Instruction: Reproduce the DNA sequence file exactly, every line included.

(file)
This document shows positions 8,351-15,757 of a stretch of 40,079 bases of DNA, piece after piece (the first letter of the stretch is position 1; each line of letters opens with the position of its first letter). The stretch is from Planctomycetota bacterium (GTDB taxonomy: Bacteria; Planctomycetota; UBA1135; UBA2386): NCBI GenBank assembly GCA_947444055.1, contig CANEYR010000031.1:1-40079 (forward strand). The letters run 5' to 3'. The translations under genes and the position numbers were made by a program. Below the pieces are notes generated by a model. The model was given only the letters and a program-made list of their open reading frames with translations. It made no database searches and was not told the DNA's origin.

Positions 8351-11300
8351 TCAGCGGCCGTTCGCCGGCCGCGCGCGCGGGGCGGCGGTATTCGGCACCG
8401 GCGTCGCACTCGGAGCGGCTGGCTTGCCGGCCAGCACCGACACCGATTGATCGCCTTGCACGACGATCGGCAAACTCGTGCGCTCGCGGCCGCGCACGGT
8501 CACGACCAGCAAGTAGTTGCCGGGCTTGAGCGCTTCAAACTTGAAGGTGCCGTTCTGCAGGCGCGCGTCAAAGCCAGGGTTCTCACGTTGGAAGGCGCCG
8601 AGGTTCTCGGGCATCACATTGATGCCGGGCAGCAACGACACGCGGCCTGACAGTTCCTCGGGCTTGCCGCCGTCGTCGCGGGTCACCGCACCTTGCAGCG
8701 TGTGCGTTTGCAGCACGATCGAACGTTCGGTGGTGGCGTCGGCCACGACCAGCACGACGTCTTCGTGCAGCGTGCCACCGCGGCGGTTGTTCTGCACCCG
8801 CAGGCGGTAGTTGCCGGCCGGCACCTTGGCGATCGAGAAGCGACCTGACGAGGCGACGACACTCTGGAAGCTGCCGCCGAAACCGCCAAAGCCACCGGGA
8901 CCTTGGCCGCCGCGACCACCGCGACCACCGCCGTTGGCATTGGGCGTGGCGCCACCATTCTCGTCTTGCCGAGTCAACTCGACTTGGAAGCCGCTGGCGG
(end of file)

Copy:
This document shows positions 8,351-15,757 of a stretch of 40,079 bases of DNA, piece after piece (the first letter of the stretch is position 1; each line of letters opens with the position of its first letter). The stretch is from Planctomycetota bacterium (GTDB taxonomy: Bacteria; Planctomycetota; UBA1135; UBA2386): NCBI GenBank assembly GCA_947444055.1, contig CANEYR010000031.1:1-40079 (forward strand). The letters run 5' to 3'. The translations under genes and the position numbers were made by a program. Below the pieces are notes generated by a model. The model was given only the letters and a program-made list of their open reading frames with translations. It made no database searches and was not told the DNA's origin.

Positions 8351-11300
8351 TCAGCGGCCGTTCGCCGGCCGCGCGCGCGGGGCGGCGGTATTCGGCACCG
8401 GCGTCGCACTCGGAGCGGCTGGCTTGCCGGCCAGCACCGACACCGATTGATCGCCTTGCACGACGATCGGCAAACTCGTGCGCTCGCGGCCGCGCACGGT
8501 CACGACCAGCAAGTAGTTGCCGGGCTTGAGCGCTTCAAACTTGAAGGTGCCGTTCTGCAGGCGCGCGTCAAAGCCAGGGTTCTCACGTTGGAAGGCGCCG
8601 AGGTTCTCGGGCATCACATTGATGCCGGGCAGCAACGACACGCGGCCTGACAGTTCCTCGGGCTTGCCGCCGTCGTCGCGGGTCACCGCACCTTGCAGCG
8701 TGTGCGTTTGCAGCACGATCGAACGTTCGGTGGTGGCGTCGGCCACGACCAGCACGACGTCTTCGTGCAGCGTGCCACCGCGGCGGTTGTTCTGCACCCG
8801 CAGGCGGTAGTTGCCGGCCGGCACCTTGGCGATCGAGAAGCGACCTGACGAGGCGACGACACTCTGGAAGCTGCCGCCGAAACCGCCAAAGCCACCGGGA
8901 CCTTGGCCGCCGCGACCACCGCGACCACCGCCGTTGGCATTGGGCGTGGCGCCACCATTCTCGTCTTGCCGAGTCAACTCGACTTGGAAGCCGCTGGCGG